* Canada sees "good chance" EU will back away from plan
* Canada worried about negative image of tar sands
* Says senseless to single out tar sands crude
By David Ljunggren
OTTAWA, Oct 18 The European Union could yet
reject a proposal to classify crude from Alberta's tar sands as
dirty oil, the Canadian energy minister Joe Oliver said on
Tuesday, a move which would potentially boost Canada's hopes of
becoming a key global energy supplier.
As part of a plan to cut greenhouse gas emissions, the EU's
executive commission wants to single out crude from the
enormous northern Alberta oil sands as being particularly
energy-intensive to produce.
Canada's Conservative government fears this could limit the
future market for tar sands crude and blur the message that
Canada is, in Oliver's words, a reliable energy superpower
which will develop the sands in a socially responsible way.
Speaking to Reuters in an interview, Oliver insisted that a
move to single out oil sands crude made no sense from a
scientific point of view and would concern European firms who
have invested heavily in the industry.
"We definitely don't think we've lost ... there's a good
chance because we believe science is on our side," he said
shortly before flying to Europe to press home the Canadian
government's message. "This is far from over."
The EU proposal to place tar sands oil on its fuel quality
directive must be approved by separate votes of European
officials and by lawmakers before it comes into force.
"We're not exporting oil sands oil to Europe but we don't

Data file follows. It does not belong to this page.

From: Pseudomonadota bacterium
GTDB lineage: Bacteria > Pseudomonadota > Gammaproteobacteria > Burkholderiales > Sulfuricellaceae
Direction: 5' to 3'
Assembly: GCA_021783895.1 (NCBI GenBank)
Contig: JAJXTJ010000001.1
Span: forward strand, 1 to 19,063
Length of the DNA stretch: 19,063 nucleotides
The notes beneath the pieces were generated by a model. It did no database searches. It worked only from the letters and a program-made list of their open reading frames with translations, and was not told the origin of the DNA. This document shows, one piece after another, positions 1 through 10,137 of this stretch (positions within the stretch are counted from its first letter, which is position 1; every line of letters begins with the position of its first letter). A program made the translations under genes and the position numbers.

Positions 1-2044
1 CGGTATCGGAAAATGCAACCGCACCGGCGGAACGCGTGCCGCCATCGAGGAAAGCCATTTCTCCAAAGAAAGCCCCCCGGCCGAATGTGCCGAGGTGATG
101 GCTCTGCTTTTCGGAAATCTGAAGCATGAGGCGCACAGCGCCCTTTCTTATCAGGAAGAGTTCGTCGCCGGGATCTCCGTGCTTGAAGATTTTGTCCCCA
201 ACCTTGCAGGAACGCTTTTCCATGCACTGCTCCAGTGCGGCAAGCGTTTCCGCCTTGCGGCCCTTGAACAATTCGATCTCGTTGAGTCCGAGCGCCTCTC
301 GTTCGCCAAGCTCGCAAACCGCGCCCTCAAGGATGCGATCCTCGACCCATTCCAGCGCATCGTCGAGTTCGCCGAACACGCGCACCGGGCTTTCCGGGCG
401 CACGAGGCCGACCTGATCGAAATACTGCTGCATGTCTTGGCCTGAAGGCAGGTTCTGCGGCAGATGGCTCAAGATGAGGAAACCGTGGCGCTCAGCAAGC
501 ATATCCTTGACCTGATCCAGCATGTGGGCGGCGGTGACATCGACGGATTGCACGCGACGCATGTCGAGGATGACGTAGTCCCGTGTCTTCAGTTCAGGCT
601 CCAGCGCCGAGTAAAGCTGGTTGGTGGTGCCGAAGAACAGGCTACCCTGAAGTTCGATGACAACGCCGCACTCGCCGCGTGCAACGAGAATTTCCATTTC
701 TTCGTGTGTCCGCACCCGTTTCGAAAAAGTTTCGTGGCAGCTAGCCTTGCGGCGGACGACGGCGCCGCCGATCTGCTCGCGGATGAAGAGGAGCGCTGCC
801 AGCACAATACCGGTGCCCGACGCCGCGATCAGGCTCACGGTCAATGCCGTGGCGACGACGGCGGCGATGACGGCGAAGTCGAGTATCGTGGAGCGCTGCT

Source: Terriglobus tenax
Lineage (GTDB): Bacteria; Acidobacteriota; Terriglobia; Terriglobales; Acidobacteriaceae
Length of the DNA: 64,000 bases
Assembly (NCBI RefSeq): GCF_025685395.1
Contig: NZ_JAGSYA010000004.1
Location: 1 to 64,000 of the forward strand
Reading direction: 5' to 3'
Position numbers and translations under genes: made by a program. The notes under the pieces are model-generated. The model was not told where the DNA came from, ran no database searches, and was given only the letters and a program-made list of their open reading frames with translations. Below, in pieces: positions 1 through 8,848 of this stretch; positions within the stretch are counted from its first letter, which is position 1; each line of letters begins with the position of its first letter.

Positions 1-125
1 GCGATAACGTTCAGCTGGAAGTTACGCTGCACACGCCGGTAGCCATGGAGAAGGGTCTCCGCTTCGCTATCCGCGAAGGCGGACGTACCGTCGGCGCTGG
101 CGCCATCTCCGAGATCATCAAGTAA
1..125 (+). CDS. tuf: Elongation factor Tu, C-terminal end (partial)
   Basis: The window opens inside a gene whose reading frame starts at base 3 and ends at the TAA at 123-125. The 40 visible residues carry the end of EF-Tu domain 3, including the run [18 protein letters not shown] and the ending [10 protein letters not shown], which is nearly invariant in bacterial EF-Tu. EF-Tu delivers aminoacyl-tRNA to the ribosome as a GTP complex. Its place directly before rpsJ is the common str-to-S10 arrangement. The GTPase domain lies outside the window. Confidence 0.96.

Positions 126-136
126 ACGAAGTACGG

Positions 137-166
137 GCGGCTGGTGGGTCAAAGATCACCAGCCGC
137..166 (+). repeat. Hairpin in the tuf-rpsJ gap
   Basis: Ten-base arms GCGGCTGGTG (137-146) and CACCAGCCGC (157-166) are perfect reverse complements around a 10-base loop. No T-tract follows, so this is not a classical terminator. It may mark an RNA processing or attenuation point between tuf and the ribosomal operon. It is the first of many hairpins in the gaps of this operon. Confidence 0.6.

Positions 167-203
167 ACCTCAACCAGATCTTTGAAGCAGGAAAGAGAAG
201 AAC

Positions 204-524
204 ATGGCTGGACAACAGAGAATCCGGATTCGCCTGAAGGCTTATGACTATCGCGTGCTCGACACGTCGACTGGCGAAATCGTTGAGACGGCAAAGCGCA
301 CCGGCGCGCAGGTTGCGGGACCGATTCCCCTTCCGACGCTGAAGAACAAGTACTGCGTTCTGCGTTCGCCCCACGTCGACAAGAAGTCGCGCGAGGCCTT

want the potential stigmatization and we're quite concerned
about that issue," said Oliver.
The tar sands contain more than 170 billion barrels of
recoverable oil and are the world's third-largest crude reserve
behind Saudi Arabia and Venezuela.
Green groups have long portrayed the sands as an
environmental disaster because of the energy needed to extract
the crude, and Canada is battling vocal opposition to a
proposed pipeline taking bitumen from the tar sands to
refineries on the U.S. Gulf Coast.
"Our government is now seen as a kind of anti-environmental
bully that does whatever the tar sands companies ask it to do,"
said Keith Stewart of Greenpeace Canada.
Oliver said the carbon intensity of crude from the oil
sands was similar to oil from major suppliers to the EU such as
Mexico, Venezuela, Nigeria and Russia, and sometimes lower.
Diplomats say the European Union is split over the fuel
quality directive, with Britain and the Netherlands - home to
firms which are investing in the sands - privately helping to
push the Canadian point of view.
The British "have been very very helpful and we're pleased
about that," Oliver said. "Many European companies are heavily
invested in the oil sands and they also would be concerned."
Oliver suggested earlier this month that Ottawa could take
the EU to the World Trade Organization if the Europeans adopted
the fuel quality directive.
"The government hasn't taken a position on what its
alternatives are but we definitely will not sit passively by if
something negative were to happen," he said on Tuesday when
asked about taking the case to the WTO.
Big companies active in the oil sands include Suncor Energy
Inc , Total SA , Royal Dutch Shell Plc
and Canadian Natural Resources Ltd . They and other
have invested tens of billions of dollars in projects in the